Bildad also says, “For we are but of yesterday, and know nothing, for our days on earth are a shadow.” Be tenacious, stay faithful, keep asking worthwhile questions, be generous with mercy and careful with advice. (Yes, I get the irony of that last sentence. Can’t help it.)
Then Bildad the Shuhite answered:
"How long will you say these things,
and the words of your mouth be a great wind?
Does God pervert justice?
Or does the Almighty pervert the right?
If your children have sinned against him,
he has delivered them into the power of their transgression.
If you will seek God
and make supplication to the Almighty,
if you are pure and upright,
surely then he will rouse himself for you
and reward you with a rightful habitation.
And though your beginning was small,
your latter days will be very great.
"For inquire, I pray you, of bygone ages,
and consider what the fathers have found;
for we are but of yesterday, and know nothing,
for our days on earth are a shadow.
Will they not teach you, and tell you,
and utter words out of their understanding?
"Can papyrus grow where there is no marsh?
Can reeds flourish where there is no water?
While yet in flower and not cut down,
they wither before any other plant.
Such are the paths of all who forget God;
the hope of the godless man shall perish.
His confidence breaks in sunder,
and his trust is a spider's web.
He leans against his house, but it does not stand;
he lays hold of it, but it does not endure.
He thrives before the sun,
and his shoots spread over his garden.
His roots twine about the stoneheap;
he lives among the rocks.
If he is destroyed from his place,
then it will deny him, saying, `I have never seen you.'
Behold, this is the joy of his way;
and out of the earth others will spring.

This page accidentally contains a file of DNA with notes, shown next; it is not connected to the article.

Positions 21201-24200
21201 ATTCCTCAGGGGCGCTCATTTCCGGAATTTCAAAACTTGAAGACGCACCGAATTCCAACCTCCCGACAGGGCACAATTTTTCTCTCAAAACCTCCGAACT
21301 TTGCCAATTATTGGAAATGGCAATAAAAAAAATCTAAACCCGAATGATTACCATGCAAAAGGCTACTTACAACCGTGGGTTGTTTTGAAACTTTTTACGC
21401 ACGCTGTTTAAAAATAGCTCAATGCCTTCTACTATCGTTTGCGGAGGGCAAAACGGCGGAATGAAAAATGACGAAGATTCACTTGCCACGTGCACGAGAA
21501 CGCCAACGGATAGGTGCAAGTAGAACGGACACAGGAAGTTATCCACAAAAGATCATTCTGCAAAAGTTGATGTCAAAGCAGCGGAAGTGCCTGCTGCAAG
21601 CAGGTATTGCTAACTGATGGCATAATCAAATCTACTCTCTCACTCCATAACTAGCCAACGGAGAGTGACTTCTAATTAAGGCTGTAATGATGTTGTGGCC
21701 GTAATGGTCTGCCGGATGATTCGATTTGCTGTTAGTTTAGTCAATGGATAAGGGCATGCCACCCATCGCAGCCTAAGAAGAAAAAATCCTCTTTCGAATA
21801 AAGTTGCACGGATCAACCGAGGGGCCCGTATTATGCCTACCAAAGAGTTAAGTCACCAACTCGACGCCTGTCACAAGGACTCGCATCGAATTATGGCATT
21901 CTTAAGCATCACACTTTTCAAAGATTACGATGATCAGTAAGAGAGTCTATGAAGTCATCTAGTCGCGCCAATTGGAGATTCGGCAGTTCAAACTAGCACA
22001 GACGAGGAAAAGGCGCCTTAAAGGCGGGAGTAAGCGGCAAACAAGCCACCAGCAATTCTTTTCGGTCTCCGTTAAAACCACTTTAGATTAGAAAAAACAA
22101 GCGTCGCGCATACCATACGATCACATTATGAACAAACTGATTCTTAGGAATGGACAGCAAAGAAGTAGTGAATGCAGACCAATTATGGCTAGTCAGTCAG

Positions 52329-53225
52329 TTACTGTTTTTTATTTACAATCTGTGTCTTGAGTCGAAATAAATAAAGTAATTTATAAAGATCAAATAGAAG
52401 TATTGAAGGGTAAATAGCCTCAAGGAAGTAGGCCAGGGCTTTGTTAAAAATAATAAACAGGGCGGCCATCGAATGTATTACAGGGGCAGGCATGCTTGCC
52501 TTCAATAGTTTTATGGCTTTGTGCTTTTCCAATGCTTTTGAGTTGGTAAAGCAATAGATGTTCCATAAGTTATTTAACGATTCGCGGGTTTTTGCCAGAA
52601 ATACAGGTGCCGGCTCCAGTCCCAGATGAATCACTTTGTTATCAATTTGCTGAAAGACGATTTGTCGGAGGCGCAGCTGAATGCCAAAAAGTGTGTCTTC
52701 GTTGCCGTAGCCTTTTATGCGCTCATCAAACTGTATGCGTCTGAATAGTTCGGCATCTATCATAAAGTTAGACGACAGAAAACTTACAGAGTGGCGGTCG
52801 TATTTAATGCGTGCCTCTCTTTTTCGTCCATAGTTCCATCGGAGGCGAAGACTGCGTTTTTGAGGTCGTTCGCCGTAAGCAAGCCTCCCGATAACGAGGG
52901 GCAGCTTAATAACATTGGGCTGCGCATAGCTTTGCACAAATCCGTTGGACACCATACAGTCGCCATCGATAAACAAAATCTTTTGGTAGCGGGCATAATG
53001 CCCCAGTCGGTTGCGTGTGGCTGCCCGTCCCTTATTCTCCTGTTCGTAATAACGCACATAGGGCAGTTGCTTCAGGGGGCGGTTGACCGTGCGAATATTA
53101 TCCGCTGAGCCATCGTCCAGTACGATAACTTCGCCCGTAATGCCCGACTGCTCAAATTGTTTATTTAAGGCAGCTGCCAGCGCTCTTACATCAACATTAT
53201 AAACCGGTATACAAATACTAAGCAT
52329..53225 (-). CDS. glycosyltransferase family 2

"Behold, God will not reject a blameless man,
nor take the hand of evildoers.
He will yet fill your mouth with laughter,
and your lips with shouting.
Those who hate you will be clothed with shame,
and the tent of the wicked will be no more."
“Just look at me! Look at the state I am in!”
One of the unexpectedly difficult tasks we have as caring human beings is to look straight at the pain of others who have done nothing to deserve their condition. . . and not be terrified. It is truly a mark of maturity to be able to bear the pain of others without being pulled into the vortex of their personal hell.
The pain of others has the potential to exhaust us. One only need speak to those in caring professions or social workers to know this. It is difficult to be in the presence of those who scream their pain and pour out the emotional poison that must be discharged.
Job will be heard. He will have his say, “Therefore I will not restrain my mouth; I will speak in the anguish of my spirit; I will complain in the bitterness of my soul.” And if you think it is difficult to be around this, what do you think it is like to be in a state to say it.
Both Job and David say with amazement, “What is man . . .” On the lips of David, it is expressing amazement, “what is man that thou art mindful of him, and the son of man that thou dost care for him? (Psalm 8:4). On the lips of Job, it is a lament, “What is man, that thou dost make so much of him, and that thou dost set thy mind upon him.” (Job 7:17). When we are in enough pain, even the blessings of God can seem like a curse.
Job, nor his friends, never quit. They continue their discourse. If you are hurting, find someone grown up enough to let you scream. If you are a caring person, allow others to scream – it is not personal (even if it feels like it). This is how we get through it. This is how we get to that restoration that feels so impossible and far away.